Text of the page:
Thursday, December 2, 2010
neptunia and her beachball
It occurred to me if scientific thought and education based on cooperation rather than competition was encouraged, we'd have a much better chance of not simply surviving but flourishing. If the world was run on evidence-based science we'd be investing in major projects to develop and deploy clean renewable technologies. We'd work toward ending the spate of curable diseases and the hunger that kill eleven million children every year. Instead, we're seeing huge amounts of money being funneled into the hands of the super-rich who have no long range plan in mind at all other than increasing their own wealth in a world that's at the brink of disaster.
In the last 50 years, we've moved away from collective thinking - all over the world people are educated in the western style to compete. Higher education in much of the west is now so expensive that students have to plan on a high paying career that will allow them to pay off their loans rather than look forward to using their knowledge and skills for positive ends. We have impoverished graduates who can't find jobs in their chosen fields and a large segment of the general population that hates science. That's not only sad but also dangerous.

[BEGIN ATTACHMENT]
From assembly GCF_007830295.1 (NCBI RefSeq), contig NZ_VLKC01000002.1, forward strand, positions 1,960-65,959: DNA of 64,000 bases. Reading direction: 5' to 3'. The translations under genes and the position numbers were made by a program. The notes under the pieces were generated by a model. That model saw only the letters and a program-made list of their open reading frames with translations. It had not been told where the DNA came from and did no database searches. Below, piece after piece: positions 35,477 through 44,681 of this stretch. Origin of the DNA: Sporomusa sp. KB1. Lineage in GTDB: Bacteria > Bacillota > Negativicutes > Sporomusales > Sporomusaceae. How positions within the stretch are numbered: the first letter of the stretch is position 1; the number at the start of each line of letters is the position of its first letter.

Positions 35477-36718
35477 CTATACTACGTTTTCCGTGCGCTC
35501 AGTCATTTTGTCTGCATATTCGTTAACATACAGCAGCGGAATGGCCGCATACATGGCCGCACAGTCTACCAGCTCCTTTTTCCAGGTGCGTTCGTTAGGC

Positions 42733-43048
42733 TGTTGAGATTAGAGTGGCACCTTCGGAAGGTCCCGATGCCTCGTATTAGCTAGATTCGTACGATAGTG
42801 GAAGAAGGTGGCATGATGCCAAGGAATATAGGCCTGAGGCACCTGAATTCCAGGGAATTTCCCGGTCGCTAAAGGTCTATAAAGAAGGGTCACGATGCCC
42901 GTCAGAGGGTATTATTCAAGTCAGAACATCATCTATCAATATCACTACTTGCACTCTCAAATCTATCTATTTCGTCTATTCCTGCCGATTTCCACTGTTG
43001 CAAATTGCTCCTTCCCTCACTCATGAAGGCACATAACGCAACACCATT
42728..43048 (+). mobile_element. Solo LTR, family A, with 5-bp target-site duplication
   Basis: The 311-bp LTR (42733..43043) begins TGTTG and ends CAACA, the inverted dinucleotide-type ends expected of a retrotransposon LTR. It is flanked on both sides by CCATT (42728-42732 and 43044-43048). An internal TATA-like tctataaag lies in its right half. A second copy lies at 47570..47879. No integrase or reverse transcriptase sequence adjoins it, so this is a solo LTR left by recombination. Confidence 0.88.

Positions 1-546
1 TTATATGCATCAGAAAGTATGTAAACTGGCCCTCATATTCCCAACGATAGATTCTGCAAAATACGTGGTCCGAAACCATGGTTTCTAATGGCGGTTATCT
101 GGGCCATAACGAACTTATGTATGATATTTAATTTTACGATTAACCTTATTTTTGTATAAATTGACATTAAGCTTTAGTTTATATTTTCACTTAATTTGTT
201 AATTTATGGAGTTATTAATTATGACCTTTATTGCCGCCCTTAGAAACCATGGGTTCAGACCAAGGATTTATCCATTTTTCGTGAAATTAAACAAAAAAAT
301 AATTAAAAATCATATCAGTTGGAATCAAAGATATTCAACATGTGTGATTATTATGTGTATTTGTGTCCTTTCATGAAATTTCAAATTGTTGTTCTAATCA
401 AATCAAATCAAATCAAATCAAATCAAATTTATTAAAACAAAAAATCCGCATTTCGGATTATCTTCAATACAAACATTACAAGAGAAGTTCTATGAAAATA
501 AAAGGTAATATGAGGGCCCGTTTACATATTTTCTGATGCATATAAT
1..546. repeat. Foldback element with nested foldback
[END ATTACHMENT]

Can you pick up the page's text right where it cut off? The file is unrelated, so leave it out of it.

I like to read and there are so many fascinating discoveries and developments that sometimes I can get lost exploring for whole sections of days. The world is an intriguing, magnificent place where, if we were to admit it, we've caused many of our own problems. I've made it a habit of stopping reading the minute somebody says, 'We should all do so and so to fix this, that or the other thing' because that will never happen. I've heard it said that not everyone brushes their teeth and what could be more basic than that?
I guess what we can do is remain open to the possibilities of a better future for everyone and learn as much as we can on our own. That includes sharing what we learn with each other until we have a society that recognizes that large things matter.
Meanwhile, I give you Neptunia, one of those paintings that didn't work out as planned.